Methods: Literature Review

Rural Youth in the Context of Fragility and Conflict

At least 350 million young people living in rural areas are exposed to conflict each year. Despite the disproportionate levels of exposure to violence this implies, surprisingly little is known about how rural young people experience conflict, and in turn, about the programmes that can help to mitigate associated adversities.

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Lea Ellmanns

Lea Ellmanns is a Junior Researcher at ISDC. Lea’s varied research interests include conflict and peacebuilding, post-conflict stabilisation, global health security, as well as the law of armed conflict. Geographically, her interests lie in Asia and the Middle East. At ISDC, she is working on the “Financing Peace Processes” project, implemented jointly with Swisspeace. Previously, […]

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Wim Naudé

Wim Naudé is Professor of Business and Entrepreneurship at Maastricht University, Visiting Professor at RWTH Aachen University and Academic Visitor at Saïd Business School, University of Oxford. He is also a Research Fellow at the IZA Institute of Labor Economics, a Research Fellow at the Africa Study Centre at the University of Leiden and a […]

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Can Jobs Programs Build Peace

Over $10bn has been spent on programmes that assume that building employment also builds peace. We show that while there are good reasons to think this money is not spent fruitlessly, there remains a structural lack of empirical confirmation of these theories.

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The Economics of Counterterrorism: A Survey

We provide a review of theoretical and empirical contributions on the economic analysis of terrorism and counterterrorism. We argue that simple rational‐choice models of terrorist behavior – in the form of cost‐benefit models – already provide a well‐founded theoretical framework for the study of terrorism and counterterrorism.

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Food security and violent conflict: Introduction to the special issue

Food insecurity and violent conflict are global challenges and causally linked to each other in many ways. We provide a brief survey over key themes in the quantitative literature on this nexus. We focus on the micro-level, the role of conflict type, heterogeneity, resilience, and humanitarian crises. Little is known about how to design effective policies to help households escape combined conflict-hunger traps. Finally, better data at the micro-level will provide a large boost to much needed research in this field.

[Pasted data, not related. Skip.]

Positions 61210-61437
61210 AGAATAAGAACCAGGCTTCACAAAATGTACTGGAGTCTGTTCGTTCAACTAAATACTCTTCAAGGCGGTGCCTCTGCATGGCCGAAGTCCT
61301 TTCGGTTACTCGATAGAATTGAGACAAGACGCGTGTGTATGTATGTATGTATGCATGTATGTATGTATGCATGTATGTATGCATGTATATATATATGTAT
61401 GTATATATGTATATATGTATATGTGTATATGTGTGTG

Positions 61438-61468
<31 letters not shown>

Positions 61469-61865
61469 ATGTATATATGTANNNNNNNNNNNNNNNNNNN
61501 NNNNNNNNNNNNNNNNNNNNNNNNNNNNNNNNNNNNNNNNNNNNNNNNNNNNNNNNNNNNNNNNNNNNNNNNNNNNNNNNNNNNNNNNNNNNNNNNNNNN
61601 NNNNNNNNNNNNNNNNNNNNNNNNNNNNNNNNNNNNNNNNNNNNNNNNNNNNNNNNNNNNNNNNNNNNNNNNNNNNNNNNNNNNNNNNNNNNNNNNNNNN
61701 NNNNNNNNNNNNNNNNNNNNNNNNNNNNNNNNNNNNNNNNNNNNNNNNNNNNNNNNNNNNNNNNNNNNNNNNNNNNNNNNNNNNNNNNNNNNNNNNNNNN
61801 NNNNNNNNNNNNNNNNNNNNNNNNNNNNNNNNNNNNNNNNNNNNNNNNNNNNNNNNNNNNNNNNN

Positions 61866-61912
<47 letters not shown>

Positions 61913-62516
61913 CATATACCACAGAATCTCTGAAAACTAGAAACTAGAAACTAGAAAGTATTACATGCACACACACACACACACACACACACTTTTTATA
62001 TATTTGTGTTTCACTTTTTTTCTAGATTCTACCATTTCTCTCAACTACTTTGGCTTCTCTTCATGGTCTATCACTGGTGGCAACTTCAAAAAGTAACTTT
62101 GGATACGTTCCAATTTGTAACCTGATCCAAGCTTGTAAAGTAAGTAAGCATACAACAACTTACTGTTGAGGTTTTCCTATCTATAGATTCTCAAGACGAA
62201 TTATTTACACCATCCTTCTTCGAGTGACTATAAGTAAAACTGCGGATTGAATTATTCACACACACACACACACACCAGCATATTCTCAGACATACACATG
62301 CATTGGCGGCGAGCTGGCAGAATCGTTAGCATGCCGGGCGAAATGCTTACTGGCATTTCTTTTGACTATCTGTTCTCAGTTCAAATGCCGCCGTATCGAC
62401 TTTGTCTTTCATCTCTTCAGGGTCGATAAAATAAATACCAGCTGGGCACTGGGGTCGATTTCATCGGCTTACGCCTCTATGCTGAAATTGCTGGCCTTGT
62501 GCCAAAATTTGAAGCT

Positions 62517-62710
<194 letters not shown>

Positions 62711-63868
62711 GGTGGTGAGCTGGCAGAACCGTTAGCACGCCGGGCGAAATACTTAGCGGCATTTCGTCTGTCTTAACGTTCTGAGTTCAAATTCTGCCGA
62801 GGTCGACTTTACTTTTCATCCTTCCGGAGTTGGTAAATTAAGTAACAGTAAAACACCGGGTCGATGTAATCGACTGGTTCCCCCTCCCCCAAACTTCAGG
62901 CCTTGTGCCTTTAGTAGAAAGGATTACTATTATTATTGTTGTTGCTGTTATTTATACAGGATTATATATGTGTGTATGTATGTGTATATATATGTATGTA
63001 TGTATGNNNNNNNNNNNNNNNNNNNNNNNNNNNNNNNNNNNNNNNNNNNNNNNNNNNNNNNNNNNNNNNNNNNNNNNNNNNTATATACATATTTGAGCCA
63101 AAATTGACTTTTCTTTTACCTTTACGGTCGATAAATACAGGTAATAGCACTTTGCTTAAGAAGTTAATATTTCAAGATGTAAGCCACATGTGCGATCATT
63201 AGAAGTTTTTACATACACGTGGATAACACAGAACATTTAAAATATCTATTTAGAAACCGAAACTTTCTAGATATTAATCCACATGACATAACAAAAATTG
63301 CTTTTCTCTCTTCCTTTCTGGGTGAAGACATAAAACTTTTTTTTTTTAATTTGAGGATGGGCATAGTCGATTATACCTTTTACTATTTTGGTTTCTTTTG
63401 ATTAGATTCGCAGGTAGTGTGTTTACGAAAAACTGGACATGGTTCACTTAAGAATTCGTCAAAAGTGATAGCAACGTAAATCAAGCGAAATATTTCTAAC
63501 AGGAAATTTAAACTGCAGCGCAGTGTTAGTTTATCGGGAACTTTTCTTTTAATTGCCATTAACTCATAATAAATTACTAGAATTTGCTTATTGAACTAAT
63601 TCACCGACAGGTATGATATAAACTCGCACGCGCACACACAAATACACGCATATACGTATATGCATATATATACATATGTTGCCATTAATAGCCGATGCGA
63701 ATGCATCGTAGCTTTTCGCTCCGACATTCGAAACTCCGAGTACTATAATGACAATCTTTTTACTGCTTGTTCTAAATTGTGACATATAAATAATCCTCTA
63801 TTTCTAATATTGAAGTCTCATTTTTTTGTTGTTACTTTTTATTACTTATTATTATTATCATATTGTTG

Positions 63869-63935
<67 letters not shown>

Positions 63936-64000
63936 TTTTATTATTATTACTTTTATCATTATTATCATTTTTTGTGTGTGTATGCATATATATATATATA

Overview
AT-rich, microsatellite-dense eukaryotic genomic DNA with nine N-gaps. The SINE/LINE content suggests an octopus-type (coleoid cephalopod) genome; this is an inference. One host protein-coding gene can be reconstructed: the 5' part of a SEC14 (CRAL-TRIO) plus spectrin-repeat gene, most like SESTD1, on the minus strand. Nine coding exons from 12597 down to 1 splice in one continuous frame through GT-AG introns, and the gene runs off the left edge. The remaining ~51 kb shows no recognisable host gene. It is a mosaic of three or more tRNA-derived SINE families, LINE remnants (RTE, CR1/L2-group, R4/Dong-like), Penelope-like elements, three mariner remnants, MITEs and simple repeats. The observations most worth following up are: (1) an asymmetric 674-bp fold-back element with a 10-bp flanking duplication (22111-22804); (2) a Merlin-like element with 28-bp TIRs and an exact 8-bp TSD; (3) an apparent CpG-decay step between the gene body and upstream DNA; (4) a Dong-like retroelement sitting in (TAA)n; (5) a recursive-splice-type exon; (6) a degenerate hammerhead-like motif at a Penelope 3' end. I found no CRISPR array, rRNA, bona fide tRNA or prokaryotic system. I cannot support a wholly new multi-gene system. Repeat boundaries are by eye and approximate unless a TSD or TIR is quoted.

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Rural Youth in the Context of Fragility and Conflict

Conflict disproportionately takes place in countries with large numbers of young people living in rural areas. Yet, this group is seldom the specific focus of analysis in the conflict or rural development literatures. The project outlines what can be learned from prior literature and how it can be applied to rural youth.

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Impact Analysis of Food Security Interventions in North-East Nigeria

This project provides new evidence and recommendations from North-east Nigeria for food security interventions in conflict-affected settings. The findings are based on a review of relevant linkages food security and conflict and an empirical impact analysis of an agricultural input intervention by FAO.

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Sowing and Harvesting Peace for Food Security

This project analyzes the relationship between food security and violent conflict. We review the literature on the linkages between food security and conflict, develop a novel analytic framework, and create new empirical cross-country and within-country case studies.

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Employment Interventions and Peace

A study on the role of employment programs for peace in conflict-affected and fragile countries, based on an evaluation of such interventions by the ILO, PBSO, UNDP and the World Bank.

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Maren M. Michaelsen

Dr. Maren M. Michaelsen is a Research Affiliate at ISDC. She is currently a postdoctoral researcher at the Institute for Integrative Health Care and Health Promotion in the Faculty of Health at Witten/Herdecke University, where she works as a behavioural economist on a “Nudging for health” project in an interdisciplinary team. Her research interests are […]

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Sami Miaari

Sami Miaari is currently a Lecturer at the Department of Labor Studies in Tel-Aviv University and a Marie Skłodowska-Curie Fellow at the Blavatnik School of Government, Oxford University and an ISDC Affiliate. Dr. Miaari’s research focuses on labor economics, the economic causes and consequences of conflict, including the economic costs of political instability and the […]

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